EntityFramework Reverse POCO


As is widely known, the new Entity Framework release, 7.x or Core, doesn’t support Database-First mode, which gives a easier approach when the developer needs to create a data model from an existing database, but also for EDMX models management, since it allows the graphical representation of derived entities and a more fluid management of the update procedure of the model itself. Operations like table adding, deleting or updating are easier indeed in EF6. Code-First, by its parts, possesses a greater flexibility and is preferable in case of complex projects (which can need the data model delocalization on an external DLL).
Despite it’s name, Code-First, is perfectly suited for working on already existent databases, in fact it allows also a partial derivation of entities, allowing to define in an incomplete way the table fields, reducing our models to what we really need for the particular situation of our programs. Obviously that doesn’t apply to all those conditions which could impede the correct referentiality or data congruency. The main problem, however, remains, and it’s still the fact that – having to work on an already created database – the developer will still have to define the data context, and all the classes which represents the tables (existent or simply to be used). That could be a trivial task if we are speaking about small databases, but in case of an entity number which exceeds the hundred, in which every table possesses many dozens of fields, the task increases in difficulty, and it’s more time-consuming.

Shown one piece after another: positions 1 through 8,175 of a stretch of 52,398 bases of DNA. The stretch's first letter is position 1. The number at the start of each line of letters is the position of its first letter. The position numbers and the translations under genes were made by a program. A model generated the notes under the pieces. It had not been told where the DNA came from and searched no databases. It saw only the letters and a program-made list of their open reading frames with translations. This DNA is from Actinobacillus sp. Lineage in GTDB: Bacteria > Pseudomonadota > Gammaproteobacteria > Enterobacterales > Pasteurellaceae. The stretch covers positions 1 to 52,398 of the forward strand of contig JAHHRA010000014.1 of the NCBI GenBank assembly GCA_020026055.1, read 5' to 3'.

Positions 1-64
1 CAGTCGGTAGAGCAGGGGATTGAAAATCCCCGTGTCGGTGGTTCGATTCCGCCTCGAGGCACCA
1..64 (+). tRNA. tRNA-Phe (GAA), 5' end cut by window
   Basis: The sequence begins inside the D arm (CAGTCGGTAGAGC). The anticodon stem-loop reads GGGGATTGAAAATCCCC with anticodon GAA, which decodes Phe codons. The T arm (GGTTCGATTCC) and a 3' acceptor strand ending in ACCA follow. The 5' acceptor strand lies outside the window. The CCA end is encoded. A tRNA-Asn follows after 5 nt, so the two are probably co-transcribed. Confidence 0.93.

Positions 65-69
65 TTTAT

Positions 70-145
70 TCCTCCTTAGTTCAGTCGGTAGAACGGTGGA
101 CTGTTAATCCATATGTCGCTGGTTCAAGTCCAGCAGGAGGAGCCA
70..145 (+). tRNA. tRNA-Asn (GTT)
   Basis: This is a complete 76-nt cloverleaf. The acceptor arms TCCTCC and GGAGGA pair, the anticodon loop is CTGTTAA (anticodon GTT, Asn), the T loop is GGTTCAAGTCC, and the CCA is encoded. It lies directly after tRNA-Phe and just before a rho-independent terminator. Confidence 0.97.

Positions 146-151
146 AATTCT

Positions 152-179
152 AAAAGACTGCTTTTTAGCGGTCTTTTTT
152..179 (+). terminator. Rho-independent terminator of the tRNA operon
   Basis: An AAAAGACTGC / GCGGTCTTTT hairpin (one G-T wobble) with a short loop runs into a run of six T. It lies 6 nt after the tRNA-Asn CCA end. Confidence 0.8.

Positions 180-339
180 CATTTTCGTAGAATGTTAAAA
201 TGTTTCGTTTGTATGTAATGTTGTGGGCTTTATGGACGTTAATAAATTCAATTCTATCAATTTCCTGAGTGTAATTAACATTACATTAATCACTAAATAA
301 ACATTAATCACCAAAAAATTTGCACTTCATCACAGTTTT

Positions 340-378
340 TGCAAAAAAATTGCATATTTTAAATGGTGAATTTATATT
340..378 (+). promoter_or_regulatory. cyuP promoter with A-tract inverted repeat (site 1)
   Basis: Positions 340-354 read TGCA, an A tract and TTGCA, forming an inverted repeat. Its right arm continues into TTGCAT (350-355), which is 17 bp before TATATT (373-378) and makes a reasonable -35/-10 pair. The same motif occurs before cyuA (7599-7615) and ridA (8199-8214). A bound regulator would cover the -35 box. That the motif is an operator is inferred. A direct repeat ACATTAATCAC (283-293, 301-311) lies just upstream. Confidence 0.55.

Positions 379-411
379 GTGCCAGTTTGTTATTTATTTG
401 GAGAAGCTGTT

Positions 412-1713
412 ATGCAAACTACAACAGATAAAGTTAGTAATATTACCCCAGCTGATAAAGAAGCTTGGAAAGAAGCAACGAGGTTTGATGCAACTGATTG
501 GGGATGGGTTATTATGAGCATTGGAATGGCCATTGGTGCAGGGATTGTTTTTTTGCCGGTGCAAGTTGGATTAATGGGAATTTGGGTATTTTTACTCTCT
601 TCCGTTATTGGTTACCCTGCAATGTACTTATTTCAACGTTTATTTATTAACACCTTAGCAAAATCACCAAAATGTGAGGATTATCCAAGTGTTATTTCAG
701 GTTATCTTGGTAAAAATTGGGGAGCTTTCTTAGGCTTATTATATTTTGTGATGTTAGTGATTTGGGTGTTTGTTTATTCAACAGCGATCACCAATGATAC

In Database-First case, the solution will be easy: we’ll open the EDMX model, simply updating it by selecting the entities to add or remove, letting to EF the task of remodeling the classes. In Code-First, beyond the manual operations we must do nonetheless, it can be useful to have a tool which helps us in automate POCO (Plain-Old CLR object) entities creation, in order to make a little bit easier and faster (and gradual, too) the implementation of those classes we will need in our projects. And here comes in handy a great solution made by Simon Hughes Jump .
As described by the Visual Studio Gallery page of the project, EntityFramework Reverse POCO Generator allows the reverse engineering of an existent database, generating POCO classes, Configuration Mappings, and DbContext. It supports the SQL Server interfacing, in its desktop version and in Compact 4.0 too. In the following paragraphs we’ll see some basic precautions to use it, and we will do a test on a reduced database. This won’t give the reader the opportunity to fully appreciate the tool advantages, so the reader is invited to do some further tests on more important databases, in order to realize the potentiality of that instrument.